It’s been nearly a year since I first arrived in the UK (over-sized bags in tow) without a clue as to what a courgette, bap or queue was.
I’ve come a long way since that first day and am now a self-proclaimed translator of ‘most’ things British. While we speak the same language and share an almost identical culture, the move to a new country is not any less uncomfortable. While this trip was in the making for many months, the excitement of finally setting foot on British soil quickly wore off. Not to say I am no longer excited to be living in such a beloved nation, but the fairy tale fantasy I had conjured in my head began to twist and morph into reality.
After a few weeks of travelling to London and Edinburgh, I felt ready to begin what I came here to do in the first place. Study. Not the most romantic part of my journey abroad, but certainly the most important. During my course I met some amazing people, discovered the beauty of English cider and learned more about myself than I had in my 26 years.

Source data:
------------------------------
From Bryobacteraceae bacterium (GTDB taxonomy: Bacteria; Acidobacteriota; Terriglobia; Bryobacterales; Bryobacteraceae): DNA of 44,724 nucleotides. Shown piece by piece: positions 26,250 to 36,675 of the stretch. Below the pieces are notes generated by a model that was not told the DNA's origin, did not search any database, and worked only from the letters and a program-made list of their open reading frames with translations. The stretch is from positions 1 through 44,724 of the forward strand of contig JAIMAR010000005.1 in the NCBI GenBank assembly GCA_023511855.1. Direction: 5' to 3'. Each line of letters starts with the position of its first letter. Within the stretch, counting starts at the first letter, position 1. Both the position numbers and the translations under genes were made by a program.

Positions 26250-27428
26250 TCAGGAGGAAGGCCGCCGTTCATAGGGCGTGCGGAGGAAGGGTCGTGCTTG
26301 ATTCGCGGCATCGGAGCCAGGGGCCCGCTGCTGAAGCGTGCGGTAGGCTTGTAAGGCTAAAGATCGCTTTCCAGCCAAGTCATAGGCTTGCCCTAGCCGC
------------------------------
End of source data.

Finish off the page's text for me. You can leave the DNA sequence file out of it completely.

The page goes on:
It’s amazing how many people I know are now beginning to, metaphorically, follow in my footsteps and challenge themselves by living outside of their comfort zones. I myself am by no means completely comfortable still, but when I start to miss home I remind myself how lucky I am to have been given the opportunity to experience a different country, see lush landscapes, and develop new friendships.
Many people have asked me, ‘why in the world are you here when you could be back home in Florida?’ Having lived here I now understand where they’re coming from, but my reply is always the same. ‘I’m young and it’s my time to see the world before I’m bogged down with a full-time job and family.’
Oh and I wanted to know what a courgette, bap and queue was.